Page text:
There is something about your birth place which can make you entirely forgiving of almost all of its flaws, at least in my case.
I landed at Jomo Kenyatta International Airport (JKIA) at 5am, which has finally been renovated and expanded for the first time in decades. I went to a modest looking counter for a taxi, where the lady asked for USD 28 to go into town (30 minute drive) and I managed to haggle it down to USD 15, which I was quite proud of.
Thankfully, I also had the offline map of where I needed to go, as I quickly realised that my taxi driver was close to retirement and could not tell the time on the car, who was also clearly a great multi-tasker. He was texting for the entire ride and only occasionally looked at the road. The only thing that gave me peace of mind was that he told me that he had been driving for 30 years and the road was mostly straight.
The history of Kenya is quite diverse, including the arrival of Vasco da Gama in the 15th century, followed by Arab, Portuguese and Indian merchants and traders. In 19th century, the Imperial British East Africa Company was formed, with strong infrastructure links with Bombay in British-ruled India. Kenya celebrated its independence from the British in 1963 and has been through some ups and downs with Asian and European citizens.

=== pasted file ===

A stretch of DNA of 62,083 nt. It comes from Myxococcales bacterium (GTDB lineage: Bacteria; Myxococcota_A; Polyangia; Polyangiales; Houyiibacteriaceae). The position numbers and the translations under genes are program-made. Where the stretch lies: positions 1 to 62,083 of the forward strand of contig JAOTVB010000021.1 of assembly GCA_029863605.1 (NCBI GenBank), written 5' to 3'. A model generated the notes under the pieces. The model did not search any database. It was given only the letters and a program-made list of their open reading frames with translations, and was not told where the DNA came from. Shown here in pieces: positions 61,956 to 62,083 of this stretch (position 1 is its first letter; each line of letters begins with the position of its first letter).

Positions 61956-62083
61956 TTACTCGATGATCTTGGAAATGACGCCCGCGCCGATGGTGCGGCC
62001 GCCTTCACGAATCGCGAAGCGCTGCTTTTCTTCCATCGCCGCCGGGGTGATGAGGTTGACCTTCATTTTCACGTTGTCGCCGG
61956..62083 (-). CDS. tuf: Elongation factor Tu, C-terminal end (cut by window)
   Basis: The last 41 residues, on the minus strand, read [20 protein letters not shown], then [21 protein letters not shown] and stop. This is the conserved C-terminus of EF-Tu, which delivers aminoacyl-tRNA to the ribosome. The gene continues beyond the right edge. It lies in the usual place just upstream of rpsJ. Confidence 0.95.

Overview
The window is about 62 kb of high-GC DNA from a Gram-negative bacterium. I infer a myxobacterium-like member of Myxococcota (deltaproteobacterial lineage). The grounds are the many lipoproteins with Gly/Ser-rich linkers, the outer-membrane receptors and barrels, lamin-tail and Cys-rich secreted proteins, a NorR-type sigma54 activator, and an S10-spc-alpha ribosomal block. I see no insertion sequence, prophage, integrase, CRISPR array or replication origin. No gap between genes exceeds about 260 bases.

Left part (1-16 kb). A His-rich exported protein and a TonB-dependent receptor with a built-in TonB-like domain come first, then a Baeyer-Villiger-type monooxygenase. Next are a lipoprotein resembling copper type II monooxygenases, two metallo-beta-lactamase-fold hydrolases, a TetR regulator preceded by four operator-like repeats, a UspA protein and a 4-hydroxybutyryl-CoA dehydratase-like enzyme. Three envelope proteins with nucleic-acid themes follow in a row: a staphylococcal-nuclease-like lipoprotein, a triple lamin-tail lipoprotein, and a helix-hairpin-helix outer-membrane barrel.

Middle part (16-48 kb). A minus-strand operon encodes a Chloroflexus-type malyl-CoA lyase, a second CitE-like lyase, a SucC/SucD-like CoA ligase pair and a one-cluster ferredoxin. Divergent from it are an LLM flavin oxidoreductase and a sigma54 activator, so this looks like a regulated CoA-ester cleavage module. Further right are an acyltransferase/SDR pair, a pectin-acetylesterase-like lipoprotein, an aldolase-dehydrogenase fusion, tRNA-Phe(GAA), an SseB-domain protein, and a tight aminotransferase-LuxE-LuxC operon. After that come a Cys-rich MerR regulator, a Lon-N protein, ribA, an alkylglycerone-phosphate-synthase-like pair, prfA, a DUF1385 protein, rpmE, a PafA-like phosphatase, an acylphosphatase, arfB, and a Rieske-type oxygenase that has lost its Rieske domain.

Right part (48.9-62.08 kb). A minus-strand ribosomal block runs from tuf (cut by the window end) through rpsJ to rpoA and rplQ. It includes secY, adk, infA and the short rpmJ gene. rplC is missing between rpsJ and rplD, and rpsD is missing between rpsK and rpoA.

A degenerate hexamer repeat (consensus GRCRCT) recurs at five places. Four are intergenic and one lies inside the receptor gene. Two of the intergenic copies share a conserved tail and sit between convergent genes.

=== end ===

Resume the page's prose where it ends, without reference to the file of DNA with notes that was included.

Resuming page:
However, looking at Kenya and especially Nairobi today, time seems to have healed and accepted the past, at least in most cases.
Nairobi, the capital of Kenya is considered to be the capital of East Africa for a number of reasons: the people, the collaboration between the native Kenyans and those of other ethnicity. With almost 10% of the population of Kenya residing in Nairobi, it is increasingly populous over the years, which we can experience more in the traffic within the city.
Kenya has a very diverse population that includes Asians and Europeans and has evolved into a hub for growing businesses and new ventures, real estate and investments, adding to the tourism sector for attractions like Maasai Mara and others like the Equator, National Parks, Animal orphanages, Rift Valley, Lakes and more.